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Big Lizzie’s back for Christmas! Joy for families as sailors come home

Big Lizzie’s back for Christmas! Joy for families as sailors return home after four months at sea on board Britain’s £3billion warship HMS Queen Elizabeth

  • Families waited in excitement as 100 personnel flew in four Merlins to Royal Naval Air Station Culdrose 
  • Took off from ship as it passed six miles off coast of Falmouth on Sunday on way home to Portsmouth
  • The huge British aircraft carrier entered Portsmouth Harbour accompanied by several tugboats today  
  • For one serviceman it is a particularly special homecoming as he is getting married over festive period  
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There were scenes of joy as sailors returned home for Christmas after four months on board HMS Queen Elizabeth, Britain’s new aircraft carrier.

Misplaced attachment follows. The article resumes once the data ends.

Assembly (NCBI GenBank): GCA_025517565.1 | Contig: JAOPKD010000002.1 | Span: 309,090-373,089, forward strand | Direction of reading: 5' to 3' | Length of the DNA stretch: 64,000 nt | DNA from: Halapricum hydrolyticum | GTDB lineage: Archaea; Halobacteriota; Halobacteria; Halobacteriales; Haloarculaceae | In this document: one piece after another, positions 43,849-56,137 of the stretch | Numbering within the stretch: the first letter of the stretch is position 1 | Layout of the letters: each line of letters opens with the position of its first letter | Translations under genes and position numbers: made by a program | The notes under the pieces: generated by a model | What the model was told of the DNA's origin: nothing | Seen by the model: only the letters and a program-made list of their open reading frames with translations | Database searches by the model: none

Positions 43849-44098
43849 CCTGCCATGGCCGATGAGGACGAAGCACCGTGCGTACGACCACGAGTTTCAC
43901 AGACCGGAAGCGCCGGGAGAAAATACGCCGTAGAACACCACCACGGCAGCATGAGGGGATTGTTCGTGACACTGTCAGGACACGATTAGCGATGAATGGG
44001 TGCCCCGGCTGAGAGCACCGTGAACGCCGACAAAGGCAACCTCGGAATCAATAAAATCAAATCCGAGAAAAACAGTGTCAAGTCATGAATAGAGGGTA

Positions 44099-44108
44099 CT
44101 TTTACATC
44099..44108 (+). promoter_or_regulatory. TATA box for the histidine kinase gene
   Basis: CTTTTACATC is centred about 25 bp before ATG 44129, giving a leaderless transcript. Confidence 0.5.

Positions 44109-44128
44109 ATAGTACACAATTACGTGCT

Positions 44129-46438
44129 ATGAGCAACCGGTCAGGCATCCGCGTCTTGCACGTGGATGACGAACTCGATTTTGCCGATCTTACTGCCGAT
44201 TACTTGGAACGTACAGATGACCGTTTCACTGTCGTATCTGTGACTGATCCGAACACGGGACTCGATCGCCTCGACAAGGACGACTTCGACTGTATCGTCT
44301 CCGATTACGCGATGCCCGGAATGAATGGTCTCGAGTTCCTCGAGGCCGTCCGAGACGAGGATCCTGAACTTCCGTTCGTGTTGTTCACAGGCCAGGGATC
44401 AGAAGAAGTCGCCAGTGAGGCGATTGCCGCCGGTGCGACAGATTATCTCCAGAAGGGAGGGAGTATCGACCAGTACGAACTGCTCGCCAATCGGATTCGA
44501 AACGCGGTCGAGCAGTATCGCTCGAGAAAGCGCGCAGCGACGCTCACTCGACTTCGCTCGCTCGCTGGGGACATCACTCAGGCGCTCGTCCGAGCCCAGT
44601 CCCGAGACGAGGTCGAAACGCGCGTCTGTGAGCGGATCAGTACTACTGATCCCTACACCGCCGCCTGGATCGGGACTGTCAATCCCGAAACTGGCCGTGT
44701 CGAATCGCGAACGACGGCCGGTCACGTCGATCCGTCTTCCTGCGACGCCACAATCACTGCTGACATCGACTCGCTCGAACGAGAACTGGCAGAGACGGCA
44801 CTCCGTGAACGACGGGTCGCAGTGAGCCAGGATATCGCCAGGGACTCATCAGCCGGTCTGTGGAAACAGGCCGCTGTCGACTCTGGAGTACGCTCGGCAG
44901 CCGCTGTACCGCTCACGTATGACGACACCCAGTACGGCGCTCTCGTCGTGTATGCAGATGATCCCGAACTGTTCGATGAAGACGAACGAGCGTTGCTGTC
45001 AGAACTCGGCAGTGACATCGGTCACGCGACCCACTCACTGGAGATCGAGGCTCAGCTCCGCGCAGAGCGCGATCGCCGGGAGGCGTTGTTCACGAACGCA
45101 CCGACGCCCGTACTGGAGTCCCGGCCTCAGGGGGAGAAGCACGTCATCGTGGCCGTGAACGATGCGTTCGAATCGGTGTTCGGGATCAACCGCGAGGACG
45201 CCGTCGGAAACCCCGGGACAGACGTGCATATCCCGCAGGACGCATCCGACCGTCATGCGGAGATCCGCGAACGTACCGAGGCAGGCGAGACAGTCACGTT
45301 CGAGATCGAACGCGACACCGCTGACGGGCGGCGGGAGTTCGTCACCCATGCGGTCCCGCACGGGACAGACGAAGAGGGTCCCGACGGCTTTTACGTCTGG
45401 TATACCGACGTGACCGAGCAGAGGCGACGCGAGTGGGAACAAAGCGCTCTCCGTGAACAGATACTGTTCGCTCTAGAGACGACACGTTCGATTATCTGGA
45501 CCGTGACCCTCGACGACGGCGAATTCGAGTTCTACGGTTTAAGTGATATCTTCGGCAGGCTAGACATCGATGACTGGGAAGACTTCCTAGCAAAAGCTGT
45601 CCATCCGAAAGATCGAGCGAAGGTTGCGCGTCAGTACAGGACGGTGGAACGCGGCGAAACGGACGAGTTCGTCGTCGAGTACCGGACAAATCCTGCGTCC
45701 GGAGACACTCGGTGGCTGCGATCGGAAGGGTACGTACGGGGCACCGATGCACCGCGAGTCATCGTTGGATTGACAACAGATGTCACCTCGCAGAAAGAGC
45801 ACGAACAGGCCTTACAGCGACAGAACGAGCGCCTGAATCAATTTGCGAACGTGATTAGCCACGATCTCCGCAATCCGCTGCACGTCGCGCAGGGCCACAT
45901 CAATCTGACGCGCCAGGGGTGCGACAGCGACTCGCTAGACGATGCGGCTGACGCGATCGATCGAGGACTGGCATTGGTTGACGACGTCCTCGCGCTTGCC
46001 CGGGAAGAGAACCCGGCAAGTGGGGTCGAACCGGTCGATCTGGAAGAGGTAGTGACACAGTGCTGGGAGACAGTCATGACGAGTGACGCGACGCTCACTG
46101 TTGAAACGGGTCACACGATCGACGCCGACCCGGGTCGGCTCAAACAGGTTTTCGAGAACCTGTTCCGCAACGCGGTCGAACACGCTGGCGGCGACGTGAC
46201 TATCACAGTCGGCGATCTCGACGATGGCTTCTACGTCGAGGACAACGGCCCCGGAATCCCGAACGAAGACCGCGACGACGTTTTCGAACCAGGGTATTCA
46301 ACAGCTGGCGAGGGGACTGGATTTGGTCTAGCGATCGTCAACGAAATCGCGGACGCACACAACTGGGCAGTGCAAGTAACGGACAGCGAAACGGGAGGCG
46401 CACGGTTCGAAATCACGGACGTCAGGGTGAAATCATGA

Families waited in growing excitement as 100 personnel took off in four Merlin helicopters to Royal Naval Air Station Culdrose at Helston, Cornwall, on Sunday.

They flew off the ship, nicknamed ‘Big Lizzie’, as it passed six miles off the coast of Falmouth on its way home to Portsmouth, where it entered the harbour today accompanied by four tug boats. 


HMS Queen Elizabeth entered Portsmouth Harbour today accompanied by tugboats today following its deployment around the coast of the United States 


Families waited in growing excitement as 100 personnel took off in four Merlin helicopters to Royal Naval Air Station Culdrose at Helston, Cornwall on Sunday 


Families carrying Union Flags and welcome home banners excitedly wait in anticipation as the aircraft carrier makes its way into Portsmouth